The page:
Find Information About:

Drugs & Supplements

Get information and reviews on prescription drugs, over-the-counter medications, vitamins, and supplements. Search by name or medical condition.

Pill Identifier

Pill Identifier

Having trouble identifying your pills?

Enter the shape, color, or imprint of your prescription or OTC drug. Our pill identification tool will display pictures that you can compare to your pill.

Get Started

My Medicine

Save your medicine, check interactions, sign up for FDA alerts, create family profiles and more.

Get Started

WebMD Health Experts and Community

Talk to health experts and other people like you in WebMD's Communities. It's a safe forum where you can create or participate in support groups and discussions about health topics that interest you.

  • Second Opinion

    Second Opinion

    Read expert perspectives on popular health topics.

  • Community


    Connect with people like you, and get expert guidance on living a healthy life.

Got a health question? Get answers provided by leading organizations, doctors, and experts.

Get Answers

Sign up to receive WebMD's award-winning content delivered to your inbox.

Sign Up

Asthma Health Center

Font Size

Inhaled Steroids May Raise Cataract Risk

Long-Term Use of Inhaled Steroids for Asthma May Harm Eyes
WebMD Health News

Sept. 17, 2003 -- Older adults who use inhaled steroids to manage their asthma may be slightly more likely to develop cataracts than others, a new study suggests.

Researchers say the benefits of using inhaled steroids in maintaining healthy airways for people with asthma must be weighed against this potential side effect. But they say older people with asthma should ask for the lowest possible dose necessary to manage their disease in order to reduce their risk of cataracts.

Inhaled steriods, which are inhaled through the mouth, are common daily asthma treatments used to prevent asthma attacks and reduce inflammation in the lungs.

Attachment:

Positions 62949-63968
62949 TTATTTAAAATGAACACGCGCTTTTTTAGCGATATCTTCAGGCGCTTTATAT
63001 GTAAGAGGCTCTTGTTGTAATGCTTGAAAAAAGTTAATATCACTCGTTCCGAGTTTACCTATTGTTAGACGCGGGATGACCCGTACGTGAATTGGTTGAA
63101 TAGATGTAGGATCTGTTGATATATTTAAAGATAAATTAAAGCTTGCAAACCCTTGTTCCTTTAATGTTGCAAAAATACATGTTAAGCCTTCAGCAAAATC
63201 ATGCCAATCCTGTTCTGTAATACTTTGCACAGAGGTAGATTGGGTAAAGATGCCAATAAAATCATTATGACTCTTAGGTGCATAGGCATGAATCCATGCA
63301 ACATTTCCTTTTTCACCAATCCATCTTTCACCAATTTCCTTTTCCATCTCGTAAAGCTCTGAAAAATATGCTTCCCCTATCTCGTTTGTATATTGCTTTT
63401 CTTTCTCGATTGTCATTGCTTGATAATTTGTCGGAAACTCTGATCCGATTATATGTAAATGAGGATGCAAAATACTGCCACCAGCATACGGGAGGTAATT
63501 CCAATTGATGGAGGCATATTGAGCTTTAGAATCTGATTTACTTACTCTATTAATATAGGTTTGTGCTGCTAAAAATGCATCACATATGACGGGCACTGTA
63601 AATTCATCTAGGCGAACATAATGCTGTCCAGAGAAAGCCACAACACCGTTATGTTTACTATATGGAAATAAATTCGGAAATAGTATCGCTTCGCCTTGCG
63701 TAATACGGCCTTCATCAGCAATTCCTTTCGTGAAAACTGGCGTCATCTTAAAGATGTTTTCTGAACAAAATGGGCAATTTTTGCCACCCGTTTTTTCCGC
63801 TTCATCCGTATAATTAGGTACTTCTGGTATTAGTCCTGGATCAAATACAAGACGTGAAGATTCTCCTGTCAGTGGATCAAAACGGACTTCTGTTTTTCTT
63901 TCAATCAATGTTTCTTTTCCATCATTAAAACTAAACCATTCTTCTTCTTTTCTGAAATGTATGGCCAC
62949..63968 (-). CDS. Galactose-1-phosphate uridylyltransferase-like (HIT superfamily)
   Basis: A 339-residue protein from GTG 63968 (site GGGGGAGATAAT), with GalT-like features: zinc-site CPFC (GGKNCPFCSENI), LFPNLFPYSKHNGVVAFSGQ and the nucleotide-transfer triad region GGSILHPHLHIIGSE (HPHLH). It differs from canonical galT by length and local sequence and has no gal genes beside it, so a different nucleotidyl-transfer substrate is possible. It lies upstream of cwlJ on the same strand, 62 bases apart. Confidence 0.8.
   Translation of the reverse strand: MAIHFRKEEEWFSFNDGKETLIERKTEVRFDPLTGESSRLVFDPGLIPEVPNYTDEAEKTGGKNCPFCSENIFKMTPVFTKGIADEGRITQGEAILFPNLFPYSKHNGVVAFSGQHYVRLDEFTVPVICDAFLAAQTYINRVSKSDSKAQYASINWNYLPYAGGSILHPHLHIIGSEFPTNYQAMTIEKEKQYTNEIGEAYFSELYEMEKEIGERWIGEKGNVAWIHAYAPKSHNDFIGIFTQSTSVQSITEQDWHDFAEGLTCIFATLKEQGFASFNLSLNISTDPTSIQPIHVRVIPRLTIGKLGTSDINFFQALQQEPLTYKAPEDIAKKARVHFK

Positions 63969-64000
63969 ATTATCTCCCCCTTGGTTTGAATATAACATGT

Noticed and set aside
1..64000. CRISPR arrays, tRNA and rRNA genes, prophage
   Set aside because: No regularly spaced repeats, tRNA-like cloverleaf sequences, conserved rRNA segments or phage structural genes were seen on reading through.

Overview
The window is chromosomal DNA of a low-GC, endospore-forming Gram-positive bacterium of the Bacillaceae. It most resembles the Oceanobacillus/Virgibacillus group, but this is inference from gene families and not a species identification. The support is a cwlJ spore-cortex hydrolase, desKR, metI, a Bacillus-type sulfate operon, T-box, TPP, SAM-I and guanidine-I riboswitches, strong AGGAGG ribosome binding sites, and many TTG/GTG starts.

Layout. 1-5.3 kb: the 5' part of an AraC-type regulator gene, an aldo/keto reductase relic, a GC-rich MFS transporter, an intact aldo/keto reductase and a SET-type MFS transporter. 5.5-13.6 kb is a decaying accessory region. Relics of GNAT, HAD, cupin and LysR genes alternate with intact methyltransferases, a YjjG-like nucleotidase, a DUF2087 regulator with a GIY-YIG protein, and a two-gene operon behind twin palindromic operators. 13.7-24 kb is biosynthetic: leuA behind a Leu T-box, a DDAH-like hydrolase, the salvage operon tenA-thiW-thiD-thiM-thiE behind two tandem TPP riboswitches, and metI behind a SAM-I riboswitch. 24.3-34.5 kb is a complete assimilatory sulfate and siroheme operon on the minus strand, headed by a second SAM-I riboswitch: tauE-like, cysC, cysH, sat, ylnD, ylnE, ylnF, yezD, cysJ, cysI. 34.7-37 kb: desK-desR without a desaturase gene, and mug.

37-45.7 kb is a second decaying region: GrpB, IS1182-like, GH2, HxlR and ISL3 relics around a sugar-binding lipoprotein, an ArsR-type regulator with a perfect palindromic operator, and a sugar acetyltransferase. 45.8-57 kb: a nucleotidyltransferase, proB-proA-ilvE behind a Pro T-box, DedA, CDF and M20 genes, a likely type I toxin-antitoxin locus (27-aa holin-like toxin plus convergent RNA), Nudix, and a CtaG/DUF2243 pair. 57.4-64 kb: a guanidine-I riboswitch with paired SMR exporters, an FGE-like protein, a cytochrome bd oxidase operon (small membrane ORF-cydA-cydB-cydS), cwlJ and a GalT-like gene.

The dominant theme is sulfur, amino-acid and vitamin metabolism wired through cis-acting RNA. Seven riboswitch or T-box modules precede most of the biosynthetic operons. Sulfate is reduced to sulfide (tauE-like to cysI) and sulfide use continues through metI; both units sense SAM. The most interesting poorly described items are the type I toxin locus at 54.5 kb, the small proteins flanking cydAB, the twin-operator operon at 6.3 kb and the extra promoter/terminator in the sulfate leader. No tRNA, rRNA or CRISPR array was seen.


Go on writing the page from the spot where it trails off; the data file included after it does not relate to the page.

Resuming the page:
Researchers say previous research has shown that steroids that are taken as pills or delivered intravenously (by vein) increase the risk of cataracts, or clouding of the clear lens that covers the eye. But this is the first study to examine whether inhaled steroids also carry a risk of cataracts.

Inhaled Steroids Raise Cataract Risk

For the study, researchers compared use of inhaled steroids among a sample of 15,500 people over 40 years old in England and Wales who had cataracts and an equal number of people without them.

They found that about 11.5% of people with cataracts had been prescribed inhaled steroids compared with about 7.5% of those without the condition.

The study showed that the risk of cataract seemed to increase along with higher doses of the drugs.

There was little or no increased risk among those who took the lowest daily dose of about 400 mcg, but the increase in risk rose to about 70% for those taking the highest dose (1,600 mcg per day).

Different inhaled steroids have varying amounts of medication per inhalation. Therefore, it may take six puffs or 36 puffs to achieve this dose, depending on the strength of your inhaler.

The increase in cataract risk was also higher among those who had taken inhaled steroids for longer periods of time.

The results appear in the October issue of the British Journal of Ophthalmology.

When Is Your Asthma Worse?

When Is Your Asthma Worse?

Take the WebMD Asthma assessment to get Personalized Action Plan

Start Now

Today on WebMD

Lung and bronchial tube graphic
5 common triggers.
group jogging in park
Should you avoid fitness activities?
asthma inhaler
Learn about your options.
man feeling faint
What’s the difference?
Madison Wisconsin Capitol
woman wearing cpap mask
red wine pouring into glass
Woman holding inhaler
Man outdoors coughing
Lung and bronchial tube graphic
10 Worst Asthma Cities